Another section with photo demonstrations detailed how to fit a catheter in a person with a penis and scrotum during labour.
The book also included special instructions for people with prostate glands — which are exclusive to biological men — who may feel particular ‘discomfort’.
Several experts criticised the university, describing the woke course material as ‘remarkably ignorant about basic biology, sex and anatomy’.
Bosses at the university have changed the wording to say ‘people transitioning from female to male’ rather than ‘male to female’, following the uproar.
Additionally, 28 per cent of respondents said they had not been treated with ‘dignity and respect’ during both labour and birth.
One respondent, described as a disabled, non-binary, queer, Black British African, said: ‘I felt there was no framework of language that was inclusive of people who do not identify within the gender binary so it was consistently a triggering experience.’
Another trans person said a midwife attributed their postnatal depression to them knowing ‘deep down’ that they should stop the transition.
‘When I suffered from some depression after having my baby a midwife suggested it was because “deep down I knew I didn’t want to transition anymore” this was deeply unhelpful and made me feel even worse,’ they said.
And fewer than half of those surveyed said their decisions around how to feed their baby were respected by midwives.
This, the LGBT Foundation claimed, ‘suggests potential harm for the birthing parent through disrespectful interaction, and to the baby where there are unresolved questions about feeding.’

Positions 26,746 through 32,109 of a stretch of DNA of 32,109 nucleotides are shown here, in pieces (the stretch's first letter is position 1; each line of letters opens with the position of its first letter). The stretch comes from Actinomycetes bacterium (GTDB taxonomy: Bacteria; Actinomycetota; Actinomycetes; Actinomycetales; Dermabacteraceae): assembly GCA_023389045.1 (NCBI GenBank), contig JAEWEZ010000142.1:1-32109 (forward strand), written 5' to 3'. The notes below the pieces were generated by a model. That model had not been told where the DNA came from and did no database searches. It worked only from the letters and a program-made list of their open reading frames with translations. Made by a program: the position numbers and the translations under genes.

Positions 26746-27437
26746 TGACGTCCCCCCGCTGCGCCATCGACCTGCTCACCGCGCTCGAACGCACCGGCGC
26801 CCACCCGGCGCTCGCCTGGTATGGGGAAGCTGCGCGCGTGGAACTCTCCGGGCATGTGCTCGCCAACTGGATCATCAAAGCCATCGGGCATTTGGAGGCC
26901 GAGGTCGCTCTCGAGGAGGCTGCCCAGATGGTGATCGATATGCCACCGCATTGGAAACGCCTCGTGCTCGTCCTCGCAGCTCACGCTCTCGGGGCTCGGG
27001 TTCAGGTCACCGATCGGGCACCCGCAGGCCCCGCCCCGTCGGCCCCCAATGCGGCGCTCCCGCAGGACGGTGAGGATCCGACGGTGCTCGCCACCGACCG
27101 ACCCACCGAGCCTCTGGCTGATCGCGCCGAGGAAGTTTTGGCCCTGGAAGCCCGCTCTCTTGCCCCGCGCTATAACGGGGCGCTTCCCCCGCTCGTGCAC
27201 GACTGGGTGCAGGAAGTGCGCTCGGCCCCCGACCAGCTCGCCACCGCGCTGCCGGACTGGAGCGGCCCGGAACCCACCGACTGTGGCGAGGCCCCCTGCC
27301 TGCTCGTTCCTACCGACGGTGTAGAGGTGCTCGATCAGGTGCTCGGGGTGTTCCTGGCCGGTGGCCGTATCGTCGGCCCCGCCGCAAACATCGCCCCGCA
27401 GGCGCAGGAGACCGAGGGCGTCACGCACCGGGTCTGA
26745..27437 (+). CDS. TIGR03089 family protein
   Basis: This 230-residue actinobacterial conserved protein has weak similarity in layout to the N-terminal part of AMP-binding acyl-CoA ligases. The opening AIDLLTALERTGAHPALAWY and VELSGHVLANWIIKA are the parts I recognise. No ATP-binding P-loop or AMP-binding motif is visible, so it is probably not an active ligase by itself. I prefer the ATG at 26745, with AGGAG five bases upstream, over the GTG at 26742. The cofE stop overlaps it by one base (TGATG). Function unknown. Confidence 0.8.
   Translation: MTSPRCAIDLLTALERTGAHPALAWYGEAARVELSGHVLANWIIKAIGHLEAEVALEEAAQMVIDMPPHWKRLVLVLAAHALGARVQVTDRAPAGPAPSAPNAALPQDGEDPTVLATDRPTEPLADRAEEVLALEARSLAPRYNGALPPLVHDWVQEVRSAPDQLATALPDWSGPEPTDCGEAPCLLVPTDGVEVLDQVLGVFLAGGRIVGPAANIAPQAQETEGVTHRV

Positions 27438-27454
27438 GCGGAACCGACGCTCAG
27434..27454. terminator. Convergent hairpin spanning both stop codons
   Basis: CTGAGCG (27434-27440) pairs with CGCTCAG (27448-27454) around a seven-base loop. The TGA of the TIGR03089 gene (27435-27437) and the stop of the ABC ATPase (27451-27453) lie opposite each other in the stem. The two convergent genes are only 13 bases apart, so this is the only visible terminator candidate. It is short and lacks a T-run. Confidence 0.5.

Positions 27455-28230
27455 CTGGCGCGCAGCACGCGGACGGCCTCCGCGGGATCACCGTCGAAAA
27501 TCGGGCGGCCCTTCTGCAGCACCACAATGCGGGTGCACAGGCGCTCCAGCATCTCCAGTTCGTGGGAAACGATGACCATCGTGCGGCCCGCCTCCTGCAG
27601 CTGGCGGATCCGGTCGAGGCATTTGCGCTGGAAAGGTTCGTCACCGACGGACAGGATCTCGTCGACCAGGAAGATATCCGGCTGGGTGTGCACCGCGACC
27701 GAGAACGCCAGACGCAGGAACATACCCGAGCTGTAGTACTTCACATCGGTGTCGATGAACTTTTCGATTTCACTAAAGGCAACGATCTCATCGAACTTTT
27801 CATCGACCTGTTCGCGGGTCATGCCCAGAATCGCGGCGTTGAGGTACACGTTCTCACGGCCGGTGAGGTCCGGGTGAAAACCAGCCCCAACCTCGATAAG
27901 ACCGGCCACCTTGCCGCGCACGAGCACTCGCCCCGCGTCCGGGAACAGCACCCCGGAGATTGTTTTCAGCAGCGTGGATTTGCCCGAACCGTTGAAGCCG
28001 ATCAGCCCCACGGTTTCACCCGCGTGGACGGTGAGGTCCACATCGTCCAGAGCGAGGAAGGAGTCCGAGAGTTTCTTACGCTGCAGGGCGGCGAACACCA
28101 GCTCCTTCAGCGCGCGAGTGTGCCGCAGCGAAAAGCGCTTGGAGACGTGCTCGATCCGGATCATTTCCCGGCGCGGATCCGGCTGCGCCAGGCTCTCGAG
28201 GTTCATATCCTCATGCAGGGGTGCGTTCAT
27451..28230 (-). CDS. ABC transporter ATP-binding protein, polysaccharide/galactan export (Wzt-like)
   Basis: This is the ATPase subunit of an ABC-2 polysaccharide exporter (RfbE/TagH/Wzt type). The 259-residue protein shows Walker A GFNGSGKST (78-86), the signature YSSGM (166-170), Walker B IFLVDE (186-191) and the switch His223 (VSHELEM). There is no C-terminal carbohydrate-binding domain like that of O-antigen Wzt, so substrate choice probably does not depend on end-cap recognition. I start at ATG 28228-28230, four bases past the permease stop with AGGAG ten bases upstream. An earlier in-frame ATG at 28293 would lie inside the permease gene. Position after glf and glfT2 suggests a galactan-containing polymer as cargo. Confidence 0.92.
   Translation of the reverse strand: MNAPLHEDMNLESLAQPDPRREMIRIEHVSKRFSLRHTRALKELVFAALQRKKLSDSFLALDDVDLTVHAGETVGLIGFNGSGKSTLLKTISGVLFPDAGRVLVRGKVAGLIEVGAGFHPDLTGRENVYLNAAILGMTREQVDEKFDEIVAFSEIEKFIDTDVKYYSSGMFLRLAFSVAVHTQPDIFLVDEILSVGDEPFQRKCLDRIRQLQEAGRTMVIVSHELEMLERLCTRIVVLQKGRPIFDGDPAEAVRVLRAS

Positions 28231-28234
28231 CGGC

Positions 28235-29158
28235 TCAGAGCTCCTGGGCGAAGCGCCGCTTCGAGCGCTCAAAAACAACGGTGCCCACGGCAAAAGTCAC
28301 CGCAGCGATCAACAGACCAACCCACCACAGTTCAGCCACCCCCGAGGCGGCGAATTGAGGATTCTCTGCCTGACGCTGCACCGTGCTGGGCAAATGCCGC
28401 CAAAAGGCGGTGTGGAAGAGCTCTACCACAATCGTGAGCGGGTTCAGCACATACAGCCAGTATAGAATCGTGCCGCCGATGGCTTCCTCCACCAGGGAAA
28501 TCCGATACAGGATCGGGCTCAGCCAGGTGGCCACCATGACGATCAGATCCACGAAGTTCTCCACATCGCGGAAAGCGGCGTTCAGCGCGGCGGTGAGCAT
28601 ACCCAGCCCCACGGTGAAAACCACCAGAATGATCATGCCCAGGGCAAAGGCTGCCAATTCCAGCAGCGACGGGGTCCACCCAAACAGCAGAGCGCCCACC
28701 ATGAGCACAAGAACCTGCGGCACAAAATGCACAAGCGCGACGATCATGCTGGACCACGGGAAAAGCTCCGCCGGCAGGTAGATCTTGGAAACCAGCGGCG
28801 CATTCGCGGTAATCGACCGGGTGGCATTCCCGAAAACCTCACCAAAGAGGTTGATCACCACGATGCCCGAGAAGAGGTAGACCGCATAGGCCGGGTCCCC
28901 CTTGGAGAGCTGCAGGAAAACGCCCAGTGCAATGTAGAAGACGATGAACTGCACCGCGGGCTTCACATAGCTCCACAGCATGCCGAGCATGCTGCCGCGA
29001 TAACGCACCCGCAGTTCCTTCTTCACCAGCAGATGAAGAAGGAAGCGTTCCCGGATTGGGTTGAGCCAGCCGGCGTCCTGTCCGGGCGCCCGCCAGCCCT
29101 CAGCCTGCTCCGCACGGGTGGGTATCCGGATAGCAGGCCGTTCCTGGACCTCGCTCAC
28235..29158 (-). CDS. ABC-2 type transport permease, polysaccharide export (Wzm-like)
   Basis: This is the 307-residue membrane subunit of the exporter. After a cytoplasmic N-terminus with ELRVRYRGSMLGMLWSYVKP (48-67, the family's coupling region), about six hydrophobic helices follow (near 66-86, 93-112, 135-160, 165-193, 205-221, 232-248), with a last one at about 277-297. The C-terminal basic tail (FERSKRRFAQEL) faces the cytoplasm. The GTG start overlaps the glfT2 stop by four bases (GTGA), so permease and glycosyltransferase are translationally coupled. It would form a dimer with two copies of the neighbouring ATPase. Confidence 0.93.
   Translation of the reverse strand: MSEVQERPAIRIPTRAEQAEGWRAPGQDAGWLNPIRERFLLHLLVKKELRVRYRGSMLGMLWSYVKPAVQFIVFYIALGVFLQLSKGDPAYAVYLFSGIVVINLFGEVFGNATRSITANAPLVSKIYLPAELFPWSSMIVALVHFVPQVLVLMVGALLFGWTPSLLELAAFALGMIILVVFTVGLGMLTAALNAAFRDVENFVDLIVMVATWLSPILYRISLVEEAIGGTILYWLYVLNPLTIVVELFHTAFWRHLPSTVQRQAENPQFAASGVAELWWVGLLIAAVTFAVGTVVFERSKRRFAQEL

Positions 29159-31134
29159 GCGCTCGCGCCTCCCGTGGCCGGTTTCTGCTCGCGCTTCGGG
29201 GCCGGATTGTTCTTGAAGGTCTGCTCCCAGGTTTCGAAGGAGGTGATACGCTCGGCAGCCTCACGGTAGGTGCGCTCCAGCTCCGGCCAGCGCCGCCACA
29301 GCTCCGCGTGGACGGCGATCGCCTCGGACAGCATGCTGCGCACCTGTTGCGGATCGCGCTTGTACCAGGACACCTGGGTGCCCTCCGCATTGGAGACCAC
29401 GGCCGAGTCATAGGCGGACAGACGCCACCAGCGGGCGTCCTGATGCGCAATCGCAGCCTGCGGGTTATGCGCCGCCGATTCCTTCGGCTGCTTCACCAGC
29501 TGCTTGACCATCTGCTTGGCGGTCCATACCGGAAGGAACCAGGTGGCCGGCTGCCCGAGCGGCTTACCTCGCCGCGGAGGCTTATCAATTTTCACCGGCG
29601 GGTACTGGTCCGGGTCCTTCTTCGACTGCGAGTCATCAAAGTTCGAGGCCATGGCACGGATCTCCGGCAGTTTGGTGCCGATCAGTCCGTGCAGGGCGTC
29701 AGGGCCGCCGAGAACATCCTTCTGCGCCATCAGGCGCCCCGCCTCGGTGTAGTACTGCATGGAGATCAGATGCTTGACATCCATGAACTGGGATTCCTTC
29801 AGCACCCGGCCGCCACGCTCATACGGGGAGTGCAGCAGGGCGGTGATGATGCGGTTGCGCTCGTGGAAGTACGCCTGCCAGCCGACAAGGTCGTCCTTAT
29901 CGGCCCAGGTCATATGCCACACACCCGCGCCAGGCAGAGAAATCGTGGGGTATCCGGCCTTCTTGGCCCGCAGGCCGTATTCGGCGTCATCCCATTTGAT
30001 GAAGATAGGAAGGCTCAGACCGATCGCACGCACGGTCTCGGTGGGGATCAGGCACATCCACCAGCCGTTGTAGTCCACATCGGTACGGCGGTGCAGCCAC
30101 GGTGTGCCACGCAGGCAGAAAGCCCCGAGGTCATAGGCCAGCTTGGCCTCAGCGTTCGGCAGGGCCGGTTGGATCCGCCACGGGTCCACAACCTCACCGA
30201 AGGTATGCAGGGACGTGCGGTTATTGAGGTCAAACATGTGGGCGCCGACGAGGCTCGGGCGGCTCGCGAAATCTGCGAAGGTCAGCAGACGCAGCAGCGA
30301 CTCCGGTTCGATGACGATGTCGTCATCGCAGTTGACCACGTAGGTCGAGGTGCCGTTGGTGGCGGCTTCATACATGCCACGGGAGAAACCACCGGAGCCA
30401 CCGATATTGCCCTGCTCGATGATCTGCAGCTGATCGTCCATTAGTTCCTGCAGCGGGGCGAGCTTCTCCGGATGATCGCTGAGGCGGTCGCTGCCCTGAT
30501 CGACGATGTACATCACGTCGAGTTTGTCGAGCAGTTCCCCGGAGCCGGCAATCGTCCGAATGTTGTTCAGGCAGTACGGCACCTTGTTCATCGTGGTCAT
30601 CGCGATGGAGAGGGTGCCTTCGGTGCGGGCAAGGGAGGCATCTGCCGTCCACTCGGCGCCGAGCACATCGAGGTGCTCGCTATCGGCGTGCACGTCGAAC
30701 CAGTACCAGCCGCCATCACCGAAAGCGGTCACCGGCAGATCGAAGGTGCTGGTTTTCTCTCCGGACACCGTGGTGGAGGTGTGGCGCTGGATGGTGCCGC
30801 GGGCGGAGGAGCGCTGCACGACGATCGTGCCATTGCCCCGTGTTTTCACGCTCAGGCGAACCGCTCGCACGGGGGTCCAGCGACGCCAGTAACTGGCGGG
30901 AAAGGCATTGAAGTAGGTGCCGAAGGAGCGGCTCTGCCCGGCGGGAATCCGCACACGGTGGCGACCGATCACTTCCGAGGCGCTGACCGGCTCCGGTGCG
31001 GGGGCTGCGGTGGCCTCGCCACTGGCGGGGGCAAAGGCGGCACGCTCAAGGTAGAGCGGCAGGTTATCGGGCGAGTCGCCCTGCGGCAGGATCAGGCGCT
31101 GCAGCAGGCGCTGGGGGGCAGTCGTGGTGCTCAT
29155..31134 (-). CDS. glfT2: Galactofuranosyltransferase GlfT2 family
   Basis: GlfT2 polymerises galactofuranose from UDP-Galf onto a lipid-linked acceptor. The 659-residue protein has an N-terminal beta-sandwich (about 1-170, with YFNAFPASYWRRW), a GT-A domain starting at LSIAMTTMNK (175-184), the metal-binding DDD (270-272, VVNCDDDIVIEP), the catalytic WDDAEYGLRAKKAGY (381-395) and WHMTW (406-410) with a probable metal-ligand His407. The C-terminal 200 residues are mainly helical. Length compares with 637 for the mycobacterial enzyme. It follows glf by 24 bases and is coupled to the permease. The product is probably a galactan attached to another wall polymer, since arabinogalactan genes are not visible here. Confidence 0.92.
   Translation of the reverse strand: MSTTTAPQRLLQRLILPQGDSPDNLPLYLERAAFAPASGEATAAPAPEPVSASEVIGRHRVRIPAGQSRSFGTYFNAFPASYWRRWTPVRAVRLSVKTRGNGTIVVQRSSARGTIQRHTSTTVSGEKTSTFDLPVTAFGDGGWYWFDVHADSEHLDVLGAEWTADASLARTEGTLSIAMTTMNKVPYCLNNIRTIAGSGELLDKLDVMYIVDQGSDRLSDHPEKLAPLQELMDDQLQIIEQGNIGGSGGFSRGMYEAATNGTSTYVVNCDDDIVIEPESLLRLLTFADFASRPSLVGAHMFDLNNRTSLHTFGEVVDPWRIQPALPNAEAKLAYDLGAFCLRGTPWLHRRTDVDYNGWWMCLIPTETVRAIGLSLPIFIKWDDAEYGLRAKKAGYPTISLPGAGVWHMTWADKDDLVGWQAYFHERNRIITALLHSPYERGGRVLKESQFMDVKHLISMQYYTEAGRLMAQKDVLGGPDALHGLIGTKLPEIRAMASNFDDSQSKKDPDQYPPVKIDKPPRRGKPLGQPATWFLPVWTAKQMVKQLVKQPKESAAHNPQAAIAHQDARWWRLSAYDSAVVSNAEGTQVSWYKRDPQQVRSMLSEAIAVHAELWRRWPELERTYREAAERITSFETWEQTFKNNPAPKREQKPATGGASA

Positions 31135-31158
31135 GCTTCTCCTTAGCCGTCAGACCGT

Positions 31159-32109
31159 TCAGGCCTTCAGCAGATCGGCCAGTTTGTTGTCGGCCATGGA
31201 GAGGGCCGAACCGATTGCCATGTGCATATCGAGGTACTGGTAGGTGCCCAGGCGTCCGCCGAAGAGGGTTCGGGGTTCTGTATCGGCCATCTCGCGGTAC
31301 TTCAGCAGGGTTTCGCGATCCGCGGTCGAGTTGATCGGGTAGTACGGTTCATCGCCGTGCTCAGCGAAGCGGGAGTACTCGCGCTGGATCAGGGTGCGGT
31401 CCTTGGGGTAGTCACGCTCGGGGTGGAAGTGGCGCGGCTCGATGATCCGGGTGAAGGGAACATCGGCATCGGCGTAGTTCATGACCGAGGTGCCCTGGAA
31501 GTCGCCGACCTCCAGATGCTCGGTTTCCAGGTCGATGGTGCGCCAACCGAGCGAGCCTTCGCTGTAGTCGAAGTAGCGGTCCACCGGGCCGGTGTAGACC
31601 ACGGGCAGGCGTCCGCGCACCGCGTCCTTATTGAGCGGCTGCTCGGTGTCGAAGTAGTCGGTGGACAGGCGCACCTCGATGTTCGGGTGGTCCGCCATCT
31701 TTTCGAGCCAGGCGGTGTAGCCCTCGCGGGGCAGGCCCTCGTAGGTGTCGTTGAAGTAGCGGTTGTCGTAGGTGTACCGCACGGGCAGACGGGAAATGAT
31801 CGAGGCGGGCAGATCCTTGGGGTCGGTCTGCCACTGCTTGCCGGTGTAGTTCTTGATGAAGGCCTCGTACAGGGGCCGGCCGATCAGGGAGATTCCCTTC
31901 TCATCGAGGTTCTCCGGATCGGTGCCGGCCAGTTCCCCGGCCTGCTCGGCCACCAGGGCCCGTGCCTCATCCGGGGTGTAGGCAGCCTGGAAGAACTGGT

They detailed the experience of another trans person, who said his baby’s tongue-tie, a condition where the shape of a child’s tongue makes it harder to breastfeed, was missed as medical professionals ‘assumed’ he could not produce milk.
‘My baby’s tongue tie was not treated early because it was assumed I wouldn’t chest feed at all, when in fact I could have,’ he said.
The report’s authors also said racism experienced by Black and Asian trans people was also a factor in poorer pregnancy care for these demographics.
In its report, the LGBT Foundation name a fictional person called Cam, a ‘Black Caribbean non-binary transmasculine person going through their second pregnancy’, as an example of how NHS maternity services should be run.
‘Cam’ had a traumatic first birth where they concealed their gender identity and is, therefore, reluctant to engage with perinatal care services.
The LGBT Foundation list a variety of ways services could be made more inclusive for Cam, such as using language like ‘pregnant people’ instead of ‘pregnant women’.
It also recommends the use of terms like ‘chestfeeding’ or ‘bodyfeeding’ instead of breastfeeding.
Other examples include having NHS staff with identity badges which show their preferred pronouns, gender-inclusive training for midwives, and NHS data tracking outcomes for trans and non-binary pregnancies.
The survey responders were recruited via social media between November 2020 and March 2021 and were then interviewed about their experience by the LGBT Foundation.